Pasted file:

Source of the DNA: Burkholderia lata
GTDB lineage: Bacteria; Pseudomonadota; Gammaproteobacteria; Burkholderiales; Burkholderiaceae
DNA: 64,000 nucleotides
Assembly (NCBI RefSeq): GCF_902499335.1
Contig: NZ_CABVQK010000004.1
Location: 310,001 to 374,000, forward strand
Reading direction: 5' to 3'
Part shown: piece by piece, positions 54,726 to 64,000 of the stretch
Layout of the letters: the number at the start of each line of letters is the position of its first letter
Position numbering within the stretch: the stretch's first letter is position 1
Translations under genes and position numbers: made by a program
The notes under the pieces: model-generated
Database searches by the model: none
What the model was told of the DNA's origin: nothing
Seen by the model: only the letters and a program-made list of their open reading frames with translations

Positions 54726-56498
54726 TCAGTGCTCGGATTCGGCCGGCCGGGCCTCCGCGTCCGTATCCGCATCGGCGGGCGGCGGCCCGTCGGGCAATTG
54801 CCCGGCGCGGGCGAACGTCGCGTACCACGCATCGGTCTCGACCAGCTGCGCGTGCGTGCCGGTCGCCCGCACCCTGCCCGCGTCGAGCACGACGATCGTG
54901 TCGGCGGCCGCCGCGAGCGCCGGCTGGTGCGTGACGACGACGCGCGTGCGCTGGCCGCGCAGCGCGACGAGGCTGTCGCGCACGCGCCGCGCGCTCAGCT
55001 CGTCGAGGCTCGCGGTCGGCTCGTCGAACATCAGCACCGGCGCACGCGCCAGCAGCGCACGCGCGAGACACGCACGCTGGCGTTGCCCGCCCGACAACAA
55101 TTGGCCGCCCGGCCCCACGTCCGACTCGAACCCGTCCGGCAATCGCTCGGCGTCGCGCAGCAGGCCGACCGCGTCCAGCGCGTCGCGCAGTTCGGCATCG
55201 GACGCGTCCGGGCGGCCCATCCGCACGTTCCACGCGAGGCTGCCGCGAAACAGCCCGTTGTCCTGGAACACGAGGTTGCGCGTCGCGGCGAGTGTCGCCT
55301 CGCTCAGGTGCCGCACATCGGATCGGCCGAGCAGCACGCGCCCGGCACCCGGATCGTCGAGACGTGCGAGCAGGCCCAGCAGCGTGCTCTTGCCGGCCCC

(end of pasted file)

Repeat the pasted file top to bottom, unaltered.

Source of the DNA: Burkholderia lata
GTDB lineage: Bacteria; Pseudomonadota; Gammaproteobacteria; Burkholderiales; Burkholderiaceae
DNA: 64,000 nucleotides
Assembly (NCBI RefSeq): GCF_902499335.1
Contig: NZ_CABVQK010000004.1
Location: 310,001 to 374,000, forward strand
Reading direction: 5' to 3'
Part shown: piece by piece, positions 54,726 to 64,000 of the stretch
Layout of the letters: the number at the start of each line of letters is the position of its first letter
Position numbering within the stretch: the stretch's first letter is position 1
Translations under genes and position numbers: made by a program
The notes under the pieces: model-generated
Database searches by the model: none
What the model was told of the DNA's origin: nothing
Seen by the model: only the letters and a program-made list of their open reading frames with translations

Positions 54726-56498
54726 TCAGTGCTCGGATTCGGCCGGCCGGGCCTCCGCGTCCGTATCCGCATCGGCGGGCGGCGGCCCGTCGGGCAATTG
54801 CCCGGCGCGGGCGAACGTCGCGTACCACGCATCGGTCTCGACCAGCTGCGCGTGCGTGCCGGTCGCCCGCACCCTGCCCGCGTCGAGCACGACGATCGTG
54901 TCGGCGGCCGCCGCGAGCGCCGGCTGGTGCGTGACGACGACGCGCGTGCGCTGGCCGCGCAGCGCGACGAGGCTGTCGCGCACGCGCCGCGCGCTCAGCT
55001 CGTCGAGGCTCGCGGTCGGCTCGTCGAACATCAGCACCGGCGCACGCGCCAGCAGCGCACGCGCGAGACACGCACGCTGGCGTTGCCCGCCCGACAACAA
55101 TTGGCCGCCCGGCCCCACGTCCGACTCGAACCCGTCCGGCAATCGCTCGGCGTCGCGCAGCAGGCCGACCGCGTCCAGCGCGTCGCGCAGTTCGGCATCG
55201 GACGCGTCCGGGCGGCCCATCCGCACGTTCCACGCGAGGCTGCCGCGAAACAGCCCGTTGTCCTGGAACACGAGGTTGCGCGTCGCGGCGAGTGTCGCCT
55301 CGCTCAGGTGCCGCACATCGGATCGGCCGAGCAGCACGCGCCCGGCACCCGGATCGTCGAGACGTGCGAGCAGGCCCAGCAGCGTGCTCTTGCCGGCCCC